An ode to the Hipster
Our search for the rebels of the generation led us to the hipster. The hipster is an enfant terrible turned inside out. In character with his time, he is trying to get back at the conformist by lying low . . . You can’t interview a hipster because his main goal is to keep out of society which, he thinks, is trying to make everyone over in its own image. He takes marijuana because it supplies him with experiences that can’t be shared with “squares.” He may affect a broad-brimmed hat or a zoot suit, but usually he prefers to skulk unmarked. The hipster may be a jazz musician; he is rarely an artist, almost never a writer. He may earn his living as a petty criminal, a hobo, a carnival roustabout or a free-lance moving man in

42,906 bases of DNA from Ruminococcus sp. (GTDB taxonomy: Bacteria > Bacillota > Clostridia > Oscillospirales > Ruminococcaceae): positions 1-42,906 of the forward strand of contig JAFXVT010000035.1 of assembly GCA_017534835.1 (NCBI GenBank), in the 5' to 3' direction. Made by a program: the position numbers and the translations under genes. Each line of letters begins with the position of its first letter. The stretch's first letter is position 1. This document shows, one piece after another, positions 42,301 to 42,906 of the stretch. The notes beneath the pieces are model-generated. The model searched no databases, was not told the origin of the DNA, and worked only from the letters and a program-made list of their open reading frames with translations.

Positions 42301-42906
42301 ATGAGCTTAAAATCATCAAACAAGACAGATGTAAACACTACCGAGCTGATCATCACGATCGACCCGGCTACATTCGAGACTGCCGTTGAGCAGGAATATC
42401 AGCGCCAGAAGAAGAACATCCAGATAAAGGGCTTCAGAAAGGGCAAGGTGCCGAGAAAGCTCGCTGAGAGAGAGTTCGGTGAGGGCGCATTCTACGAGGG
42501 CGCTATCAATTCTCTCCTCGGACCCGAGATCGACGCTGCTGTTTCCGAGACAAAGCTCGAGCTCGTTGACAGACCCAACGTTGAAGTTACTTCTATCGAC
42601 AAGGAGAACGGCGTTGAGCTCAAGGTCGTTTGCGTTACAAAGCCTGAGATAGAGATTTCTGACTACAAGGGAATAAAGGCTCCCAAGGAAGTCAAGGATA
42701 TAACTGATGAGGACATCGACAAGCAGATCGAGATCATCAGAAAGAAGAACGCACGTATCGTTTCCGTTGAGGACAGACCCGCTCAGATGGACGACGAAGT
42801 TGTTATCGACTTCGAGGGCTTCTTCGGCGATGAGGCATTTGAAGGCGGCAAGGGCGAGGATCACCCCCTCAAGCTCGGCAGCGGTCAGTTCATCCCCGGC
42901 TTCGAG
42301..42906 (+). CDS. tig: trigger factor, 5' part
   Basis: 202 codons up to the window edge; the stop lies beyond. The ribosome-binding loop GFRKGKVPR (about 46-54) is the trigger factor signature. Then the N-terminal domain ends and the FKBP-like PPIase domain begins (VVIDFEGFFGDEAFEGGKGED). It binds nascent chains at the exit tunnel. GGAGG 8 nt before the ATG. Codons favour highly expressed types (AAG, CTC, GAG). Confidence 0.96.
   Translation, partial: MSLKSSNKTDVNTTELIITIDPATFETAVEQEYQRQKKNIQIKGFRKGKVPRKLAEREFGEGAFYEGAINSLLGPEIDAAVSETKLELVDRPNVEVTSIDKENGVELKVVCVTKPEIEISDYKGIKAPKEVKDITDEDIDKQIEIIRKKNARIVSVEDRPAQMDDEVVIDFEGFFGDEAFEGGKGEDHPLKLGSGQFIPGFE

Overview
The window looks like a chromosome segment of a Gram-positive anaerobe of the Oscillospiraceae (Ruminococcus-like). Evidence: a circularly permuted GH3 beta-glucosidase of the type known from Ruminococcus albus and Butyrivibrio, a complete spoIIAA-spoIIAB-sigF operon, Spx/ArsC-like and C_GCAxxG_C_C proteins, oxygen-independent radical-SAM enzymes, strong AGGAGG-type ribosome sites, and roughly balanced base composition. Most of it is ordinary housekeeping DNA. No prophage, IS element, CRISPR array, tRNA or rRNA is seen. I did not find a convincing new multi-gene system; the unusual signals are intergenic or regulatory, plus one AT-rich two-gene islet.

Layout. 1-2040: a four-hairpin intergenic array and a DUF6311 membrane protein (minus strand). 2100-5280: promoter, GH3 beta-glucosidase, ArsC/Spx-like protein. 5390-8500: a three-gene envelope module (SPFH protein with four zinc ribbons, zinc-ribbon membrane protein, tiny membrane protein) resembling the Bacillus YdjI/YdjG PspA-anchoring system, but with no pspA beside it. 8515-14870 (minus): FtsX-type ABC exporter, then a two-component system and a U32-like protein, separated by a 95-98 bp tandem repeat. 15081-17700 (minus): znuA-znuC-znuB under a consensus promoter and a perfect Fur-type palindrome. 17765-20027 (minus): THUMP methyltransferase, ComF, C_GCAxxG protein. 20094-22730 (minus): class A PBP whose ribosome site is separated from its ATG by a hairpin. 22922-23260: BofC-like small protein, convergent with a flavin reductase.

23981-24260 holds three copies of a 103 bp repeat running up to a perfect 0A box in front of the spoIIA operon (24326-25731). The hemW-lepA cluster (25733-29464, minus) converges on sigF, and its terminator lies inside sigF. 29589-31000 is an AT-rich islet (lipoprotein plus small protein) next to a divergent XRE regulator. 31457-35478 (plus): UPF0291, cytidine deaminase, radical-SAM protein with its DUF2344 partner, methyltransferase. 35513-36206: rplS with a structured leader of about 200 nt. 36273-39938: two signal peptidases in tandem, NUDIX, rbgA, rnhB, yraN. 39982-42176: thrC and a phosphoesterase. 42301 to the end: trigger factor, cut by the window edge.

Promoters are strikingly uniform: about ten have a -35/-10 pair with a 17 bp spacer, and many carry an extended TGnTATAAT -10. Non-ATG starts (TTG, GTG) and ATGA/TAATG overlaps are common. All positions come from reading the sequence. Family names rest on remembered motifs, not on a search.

Greenwich Village, but some hipsters have found a safe refuge in the upper income brackets as television comics or movie actors. (The late James Dean, for one, was a hipster hero.) . . . It is tempting to describe the hipster in psychiatric terms as infantile, but the style of his infantilism is a sign of the times. He does not try to enforce his will on others, Napoleon-fashion, but contents himself with a magical omnipotence never disproved because never tested. . . . As the only extreme nonconformist of his generation, he exercises a powerful if underground
appeal for conformists, through newspaper accounts of his delinquencies, his structureless jazz, and his emotive grunt words.
—“Born 1930: The Unlost Generation”
by Caroline Bird
Harper’s Bazaar, Feb. 1957